From Larry Corban's tone on Moving 4-Ward, my guess is that the guitarist would make a helluva blues player. Sharp-edged, driving, metallic chording, stinging single notes, and the seemingly effortless ability to move back and forth between the two modes... he could be playing behind Buddy Guy.
I don't know about his blues career, but Corban proves himself a fine jazzman on this quartet outing. The guitarist has played with qunitets, quartets, trios, duos behind singers; but on Moving 4-Ward he teams with trumpeter Avishai E. Cohen, bassist Omer Avital, and drummer Daniel Freedman for a clean and propulsive set of post-bop workouts. Corban's crisp attack counterpoints trumpeter Cohen's stretched lines, with the band sounding at times like a late fifties Miles Davis group.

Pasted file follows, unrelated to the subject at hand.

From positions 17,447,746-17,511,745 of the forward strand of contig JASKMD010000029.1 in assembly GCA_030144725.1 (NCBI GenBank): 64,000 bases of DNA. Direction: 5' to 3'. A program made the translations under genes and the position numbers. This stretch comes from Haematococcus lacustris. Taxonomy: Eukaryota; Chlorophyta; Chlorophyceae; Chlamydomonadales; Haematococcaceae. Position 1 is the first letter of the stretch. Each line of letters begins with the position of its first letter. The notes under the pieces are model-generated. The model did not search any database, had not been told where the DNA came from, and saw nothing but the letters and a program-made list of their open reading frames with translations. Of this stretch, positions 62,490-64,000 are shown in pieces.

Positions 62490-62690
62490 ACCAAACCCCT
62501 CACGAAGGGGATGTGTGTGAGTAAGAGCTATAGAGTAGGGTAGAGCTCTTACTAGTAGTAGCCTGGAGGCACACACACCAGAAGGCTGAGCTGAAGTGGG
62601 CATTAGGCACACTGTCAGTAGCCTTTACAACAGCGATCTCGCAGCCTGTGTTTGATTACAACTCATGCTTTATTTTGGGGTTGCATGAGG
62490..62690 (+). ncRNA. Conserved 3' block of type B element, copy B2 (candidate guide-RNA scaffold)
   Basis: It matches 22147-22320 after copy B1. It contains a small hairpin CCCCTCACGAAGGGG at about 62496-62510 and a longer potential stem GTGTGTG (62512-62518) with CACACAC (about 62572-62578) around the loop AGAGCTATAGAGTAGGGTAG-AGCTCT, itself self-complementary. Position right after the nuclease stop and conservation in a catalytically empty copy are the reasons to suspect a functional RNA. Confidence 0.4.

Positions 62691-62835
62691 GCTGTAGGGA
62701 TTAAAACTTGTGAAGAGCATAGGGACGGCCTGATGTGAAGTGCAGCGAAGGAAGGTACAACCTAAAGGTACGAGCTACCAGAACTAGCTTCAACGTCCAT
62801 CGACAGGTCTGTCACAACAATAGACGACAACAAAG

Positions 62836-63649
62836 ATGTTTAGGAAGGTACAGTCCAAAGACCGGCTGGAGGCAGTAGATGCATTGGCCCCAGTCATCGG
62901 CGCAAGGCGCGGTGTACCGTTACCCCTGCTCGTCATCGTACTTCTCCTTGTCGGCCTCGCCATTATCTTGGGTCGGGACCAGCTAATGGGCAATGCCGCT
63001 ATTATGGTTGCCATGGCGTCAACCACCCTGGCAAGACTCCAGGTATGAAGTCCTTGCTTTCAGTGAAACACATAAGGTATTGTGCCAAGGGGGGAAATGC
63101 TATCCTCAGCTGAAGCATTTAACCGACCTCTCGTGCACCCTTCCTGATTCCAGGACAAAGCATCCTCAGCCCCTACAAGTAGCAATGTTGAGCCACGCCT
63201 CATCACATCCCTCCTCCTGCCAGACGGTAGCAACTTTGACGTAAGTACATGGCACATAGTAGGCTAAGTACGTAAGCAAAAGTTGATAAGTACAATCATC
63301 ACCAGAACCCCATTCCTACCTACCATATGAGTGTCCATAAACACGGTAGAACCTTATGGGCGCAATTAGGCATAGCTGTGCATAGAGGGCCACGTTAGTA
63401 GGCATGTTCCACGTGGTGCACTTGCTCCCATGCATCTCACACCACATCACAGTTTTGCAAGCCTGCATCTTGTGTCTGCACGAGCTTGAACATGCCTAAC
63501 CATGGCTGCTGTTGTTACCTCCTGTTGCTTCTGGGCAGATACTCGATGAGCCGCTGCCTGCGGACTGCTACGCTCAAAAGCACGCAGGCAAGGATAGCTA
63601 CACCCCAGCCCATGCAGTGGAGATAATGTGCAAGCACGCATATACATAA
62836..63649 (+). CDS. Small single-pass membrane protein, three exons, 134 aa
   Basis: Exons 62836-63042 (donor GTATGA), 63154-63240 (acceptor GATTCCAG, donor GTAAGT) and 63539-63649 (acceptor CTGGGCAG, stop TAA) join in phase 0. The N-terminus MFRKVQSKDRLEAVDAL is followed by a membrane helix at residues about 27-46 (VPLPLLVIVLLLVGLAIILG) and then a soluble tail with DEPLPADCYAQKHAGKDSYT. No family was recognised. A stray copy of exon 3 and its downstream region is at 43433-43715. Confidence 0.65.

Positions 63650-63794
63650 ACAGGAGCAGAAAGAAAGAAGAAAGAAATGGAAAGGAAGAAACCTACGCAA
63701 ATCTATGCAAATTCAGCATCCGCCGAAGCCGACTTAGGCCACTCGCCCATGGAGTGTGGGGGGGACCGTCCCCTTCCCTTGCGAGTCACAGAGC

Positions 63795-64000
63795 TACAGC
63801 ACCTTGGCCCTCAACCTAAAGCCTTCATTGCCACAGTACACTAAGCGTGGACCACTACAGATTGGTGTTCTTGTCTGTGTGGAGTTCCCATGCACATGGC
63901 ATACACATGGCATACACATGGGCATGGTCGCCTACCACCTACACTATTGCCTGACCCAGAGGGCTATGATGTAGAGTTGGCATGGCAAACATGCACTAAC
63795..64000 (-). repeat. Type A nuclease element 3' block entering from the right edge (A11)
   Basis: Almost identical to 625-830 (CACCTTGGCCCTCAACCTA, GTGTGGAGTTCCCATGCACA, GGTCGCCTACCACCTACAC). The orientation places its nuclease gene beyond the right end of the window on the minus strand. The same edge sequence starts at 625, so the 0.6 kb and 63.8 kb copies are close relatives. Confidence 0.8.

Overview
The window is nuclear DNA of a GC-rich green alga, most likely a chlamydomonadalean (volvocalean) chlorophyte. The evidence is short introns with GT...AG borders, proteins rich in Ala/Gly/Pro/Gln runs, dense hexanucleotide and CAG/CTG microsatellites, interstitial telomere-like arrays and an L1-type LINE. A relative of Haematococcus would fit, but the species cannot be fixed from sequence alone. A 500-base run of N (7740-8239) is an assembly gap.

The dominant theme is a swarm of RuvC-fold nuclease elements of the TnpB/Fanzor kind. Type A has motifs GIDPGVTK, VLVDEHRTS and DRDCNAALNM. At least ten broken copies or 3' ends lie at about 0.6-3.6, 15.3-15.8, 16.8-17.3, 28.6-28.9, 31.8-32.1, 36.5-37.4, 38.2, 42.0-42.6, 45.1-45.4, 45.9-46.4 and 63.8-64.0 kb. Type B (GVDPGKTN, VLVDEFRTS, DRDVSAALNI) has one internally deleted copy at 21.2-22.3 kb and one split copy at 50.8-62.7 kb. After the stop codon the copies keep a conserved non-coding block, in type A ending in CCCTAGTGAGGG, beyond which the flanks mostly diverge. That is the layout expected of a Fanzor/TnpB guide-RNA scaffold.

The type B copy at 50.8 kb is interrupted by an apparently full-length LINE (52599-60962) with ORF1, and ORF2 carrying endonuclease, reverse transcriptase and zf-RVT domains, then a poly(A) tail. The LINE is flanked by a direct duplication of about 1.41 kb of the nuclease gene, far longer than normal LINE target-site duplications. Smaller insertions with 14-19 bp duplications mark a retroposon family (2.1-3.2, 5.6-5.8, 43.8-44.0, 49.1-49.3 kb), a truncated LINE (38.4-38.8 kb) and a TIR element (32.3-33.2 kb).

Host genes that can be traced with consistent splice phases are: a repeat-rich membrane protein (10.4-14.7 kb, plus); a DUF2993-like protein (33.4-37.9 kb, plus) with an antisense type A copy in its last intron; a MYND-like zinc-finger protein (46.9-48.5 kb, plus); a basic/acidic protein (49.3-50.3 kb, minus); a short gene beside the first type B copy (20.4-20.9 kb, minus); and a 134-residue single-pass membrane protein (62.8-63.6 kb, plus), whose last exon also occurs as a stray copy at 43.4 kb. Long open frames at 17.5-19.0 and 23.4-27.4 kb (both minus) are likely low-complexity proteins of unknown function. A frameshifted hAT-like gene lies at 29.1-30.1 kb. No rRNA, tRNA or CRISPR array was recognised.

"One for Wayne" is dedicated to saxophone great Wayne Shorter, an "inside" reharmonization of "I Hear a Rhapsody," with Corban sounding very much like a young Larry Coryell. "Sea of Fire" is a blues with a nice bass groove that has Cohen grousing around Corban's sharp noting. On "Something Pretty" the trumpeter relaxes into lyrical playing in front of an easy groove.
A very solid and sometimes edgy mainstream performance from start-to-finish.
I love jazz because it's sophisticated, international, atmospheric yet free, cool and warm.
I was first exposed to jazz through the sultry voice and flawless swing of my mother.
I met Mark Murphy, David Linx, Kurt Elling, and Youn Sun Nah.
The best show I ever attended was Youn Sun Nah in Paris.
The first jazz record I bought was Native Dancer by Wayne Shorter and Milton Nascimento
My advice to new listeners: open your mind and your ears, forget about structure, feel the textures.
Go see live music and keep buying CDs!